Week of 1 Epiphany: Monday, Year 2   10 comments

Above:  Elkanah and His Wives, from the Masters of Utrecht, Circa 1430

Love, Dignity, and Stigma

JANUARY 8, 2024


Holy Women, Holy Men:  Celebrating the Saints (2010), of The Episcopal Church, contains an adapted two-years weekday lectionary for the Epiphany and Ordinary Time seasons from the Anglican Church of Canada.  I invite you to follow it with me.


1 Samuel 1:1-8 (Revised Standard Version–Second Catholic Edition):

There was a certain man of Ramathaim-zophim of the hill country of Ephraim, whose name was Elkanah the son of Jeroham, son of Elihu, son of Tohu, son of Zuph, an Ephraimite.  He had two wives; the name of one was Hannah, and the name of the other was Peninnah.  And Peninnah had children, but Hannah had no children.

Now this man used to go up year by year from his city to worship and to sacrifice to the LORD of hosts at Shiloh, where the two sons of Eli, Hophni and Phinehas, were priests of the LORD.  On the day when Elkanah sacrificed, he would give portions to Penninah his wife and to all her sons and daughters; and, although he loved Hannah, he would give Hannah only one portion, because the LORD had closed her womb.  So it went on year by year; as often she went up to the house of the LORD, she used to provoke her.  Therefore Hannah wept and would not eat.  And Elkanah, her husband, said to her,

Hannah, why do you weep?  And why do you not eat?  And why is your heart sad?  Am I not more to you than ten sons?

Psalm 116:10-17 (1979 Book of Common Prayer):

10 How shall I repay the LORD

for all the good things he has done for me?

11 I will lift up the cup of salvation

and call upon the Name of the LORD.

12 I will fulfill my vows to the LORD

in the presence of all his people.

13 Precious in the sight of the LORD

is the death of his servants.

14 O LORD, I am your servant;

I am your servant and the child of your handmaid;

you have freed me from my bonds.

15 I will offer you the sacrifice of thanksgiving

and call upon the Name of the LORD.

16 I will fulfill my vows to the LORD

in the presence of all his people.

17 In the courts of the LORD’s house,

in the midst of you, O Jerusalem.


Mark 1:14-20 (Revised Standard Version–Second Catholic Edition):

Now after John was arrested, Jesus came into Galilee, preaching the gospel of God, and saying,

The time is fulfilled, and the Kingdom of God is at hand; repent and believe in the gospel.

And passing along by the Sea of Galilee, he saw Simon and Andrew the brother of Simon casting a net in the sea; for they were fishermen.  And Jesus said to them,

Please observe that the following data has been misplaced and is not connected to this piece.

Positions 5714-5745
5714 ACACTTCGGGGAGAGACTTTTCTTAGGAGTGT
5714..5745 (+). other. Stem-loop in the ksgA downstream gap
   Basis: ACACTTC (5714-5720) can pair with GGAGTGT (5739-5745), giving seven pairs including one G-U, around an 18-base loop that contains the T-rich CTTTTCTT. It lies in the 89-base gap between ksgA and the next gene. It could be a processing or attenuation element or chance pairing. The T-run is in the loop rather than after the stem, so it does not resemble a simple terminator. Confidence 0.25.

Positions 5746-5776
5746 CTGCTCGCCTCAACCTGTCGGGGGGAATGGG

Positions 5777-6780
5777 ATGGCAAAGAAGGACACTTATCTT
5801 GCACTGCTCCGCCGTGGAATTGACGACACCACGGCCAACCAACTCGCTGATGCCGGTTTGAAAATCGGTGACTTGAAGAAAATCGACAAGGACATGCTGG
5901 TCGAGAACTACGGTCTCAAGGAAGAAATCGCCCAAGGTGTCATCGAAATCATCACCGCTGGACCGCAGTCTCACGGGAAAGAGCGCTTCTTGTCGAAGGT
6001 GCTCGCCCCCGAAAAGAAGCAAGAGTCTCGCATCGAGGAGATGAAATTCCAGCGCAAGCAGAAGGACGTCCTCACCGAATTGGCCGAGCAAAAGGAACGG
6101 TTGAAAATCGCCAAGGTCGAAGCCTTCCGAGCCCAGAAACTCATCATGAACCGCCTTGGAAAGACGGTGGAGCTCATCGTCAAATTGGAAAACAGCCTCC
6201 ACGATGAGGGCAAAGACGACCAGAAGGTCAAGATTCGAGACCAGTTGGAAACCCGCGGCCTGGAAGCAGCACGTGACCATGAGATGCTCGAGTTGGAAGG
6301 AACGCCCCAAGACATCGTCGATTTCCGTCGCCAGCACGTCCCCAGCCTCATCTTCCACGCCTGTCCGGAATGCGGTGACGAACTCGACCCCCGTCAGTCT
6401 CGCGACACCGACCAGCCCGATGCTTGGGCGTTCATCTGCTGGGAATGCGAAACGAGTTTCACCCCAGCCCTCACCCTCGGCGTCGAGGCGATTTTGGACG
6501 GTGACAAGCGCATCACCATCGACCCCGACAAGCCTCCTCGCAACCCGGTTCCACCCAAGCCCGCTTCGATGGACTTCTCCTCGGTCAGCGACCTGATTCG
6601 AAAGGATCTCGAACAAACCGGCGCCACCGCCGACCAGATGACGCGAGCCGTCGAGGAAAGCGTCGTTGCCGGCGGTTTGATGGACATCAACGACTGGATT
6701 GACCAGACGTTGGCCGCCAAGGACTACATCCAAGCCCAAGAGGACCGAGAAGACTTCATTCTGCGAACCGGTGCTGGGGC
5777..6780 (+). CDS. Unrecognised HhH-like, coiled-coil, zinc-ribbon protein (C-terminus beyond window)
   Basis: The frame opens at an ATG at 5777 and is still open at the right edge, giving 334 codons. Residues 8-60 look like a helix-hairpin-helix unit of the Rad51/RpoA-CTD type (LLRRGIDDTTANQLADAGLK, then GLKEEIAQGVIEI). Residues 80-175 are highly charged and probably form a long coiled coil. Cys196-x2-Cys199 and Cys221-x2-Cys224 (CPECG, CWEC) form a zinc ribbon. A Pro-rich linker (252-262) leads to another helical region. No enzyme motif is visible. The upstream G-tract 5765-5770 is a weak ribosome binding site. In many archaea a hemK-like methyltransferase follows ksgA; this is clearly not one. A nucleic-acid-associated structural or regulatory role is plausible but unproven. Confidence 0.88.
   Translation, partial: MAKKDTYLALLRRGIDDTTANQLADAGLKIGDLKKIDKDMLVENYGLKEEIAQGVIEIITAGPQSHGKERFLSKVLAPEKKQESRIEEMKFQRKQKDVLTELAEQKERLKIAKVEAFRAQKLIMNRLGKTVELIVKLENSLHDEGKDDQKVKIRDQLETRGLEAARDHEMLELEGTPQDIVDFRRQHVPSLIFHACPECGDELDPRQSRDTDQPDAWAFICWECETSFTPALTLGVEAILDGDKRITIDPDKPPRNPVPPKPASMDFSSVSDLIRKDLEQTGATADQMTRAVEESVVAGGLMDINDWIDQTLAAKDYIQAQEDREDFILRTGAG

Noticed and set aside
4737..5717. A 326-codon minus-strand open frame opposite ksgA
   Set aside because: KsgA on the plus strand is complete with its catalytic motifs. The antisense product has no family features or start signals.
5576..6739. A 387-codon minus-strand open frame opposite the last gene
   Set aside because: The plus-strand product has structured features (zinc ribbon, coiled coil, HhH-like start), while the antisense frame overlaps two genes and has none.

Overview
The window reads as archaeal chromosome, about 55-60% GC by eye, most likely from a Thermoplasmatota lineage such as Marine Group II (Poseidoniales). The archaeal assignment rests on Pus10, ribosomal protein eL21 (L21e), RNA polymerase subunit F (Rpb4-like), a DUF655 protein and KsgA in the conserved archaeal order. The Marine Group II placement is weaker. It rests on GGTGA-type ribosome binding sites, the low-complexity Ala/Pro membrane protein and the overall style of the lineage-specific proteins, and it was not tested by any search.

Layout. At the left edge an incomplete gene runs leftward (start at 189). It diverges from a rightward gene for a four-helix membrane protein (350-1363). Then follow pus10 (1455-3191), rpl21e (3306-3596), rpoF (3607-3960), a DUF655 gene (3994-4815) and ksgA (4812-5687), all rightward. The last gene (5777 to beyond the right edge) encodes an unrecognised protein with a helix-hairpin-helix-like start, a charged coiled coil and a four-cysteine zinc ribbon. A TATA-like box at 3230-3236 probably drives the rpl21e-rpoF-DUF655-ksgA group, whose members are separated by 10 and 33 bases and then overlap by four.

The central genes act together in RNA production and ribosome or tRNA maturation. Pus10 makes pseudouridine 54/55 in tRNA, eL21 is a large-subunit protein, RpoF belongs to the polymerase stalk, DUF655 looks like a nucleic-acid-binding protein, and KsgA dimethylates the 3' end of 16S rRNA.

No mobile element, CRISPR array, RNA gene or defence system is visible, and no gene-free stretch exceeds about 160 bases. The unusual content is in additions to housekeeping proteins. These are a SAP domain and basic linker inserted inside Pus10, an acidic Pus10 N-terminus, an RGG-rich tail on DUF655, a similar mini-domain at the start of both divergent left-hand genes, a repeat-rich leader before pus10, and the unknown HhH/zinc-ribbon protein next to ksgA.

Follow me and I will make you become fishers of men.

And immediately they left their nets and followed him.  And going on a little farther, he saw James the son of Zebedee and John his brother, who were in their boat mending the nets.  And immediately he called them; and they left their father Zebedee in the boat with the hired servants, and followed him.


The Collect:

Father in heaven, who at the baptism of Jesus in the River Jordan proclaimed him your beloved Son and anointed him with the Holy Spirit: Grant that all who are baptized into his Name may keep the covenant they have made, and boldly confess him as Lord and Savior; who with you and the Holy Spirit lives and reigns, one God, in glory everlasting. Amen.


Some Related Posts:

Week of 1 Epiphany:  Monday, Year 1:





As a Christian in 2011, I understand my immortality to be spiritual.  So I am not the least worried about the fact that I am childless.  In fact, childlessness has been my choice, for I dislike the company of young children.  Had I lived in the time of Elkanah, Peninnah, and Hannah, however, I would certainly have thought differently.  As The Abingdon Bible Commentary (1929) says on page 384,

In ancient Hebrew thought childlessness was the greatest disaster that could overtake a family; it involved annihilation for the family-soul in which all members of the family, past and present, participate.

Elkanah (literally “God has possessed”) had married two women, Peninnah (“Pearl”) and Hannah (“Grace”).  Peninnah was the mother of his children, but he loved Hannah in a way he did not love his other wife.  Elkanah’s family-soul immortality was assured, thanks to Peninnah’s fecundity, but what about Hannah? Social mores meant that her childlessness lowered her status.

There was a ritual animal sacrifice at Shiloh, followed by a communal feast upon the parts not offered to God.   Depending on how one interprets the Hebrew text in 1:5, Elkanah either gave Hannah a double portion gladly–out of love–or just one portion–regretfully, for he loved her.  His love for Hannah is the main point of that passage; the amount of the portion of the animal is an issue for Hebrew Bible scholars to discuss among themselves.

Hannah, feeling stress, fed by hostility from Peninnah, wept and did not eat as much as her husband thought she should.  Given her circumstances, this was predictable.

The Canadian Anglican lectionary I am following will continue this story in the next day’s readings.  It is sufficed to say that Hannah does have a child–and a great one at that.

For today, however, I leave you, O reader, with a few questions.

  1. Who in your midst is suffering because of stigma?
  2. Do you buy into that stigma?
  3. How can you help this (these) suffering person (persons)?




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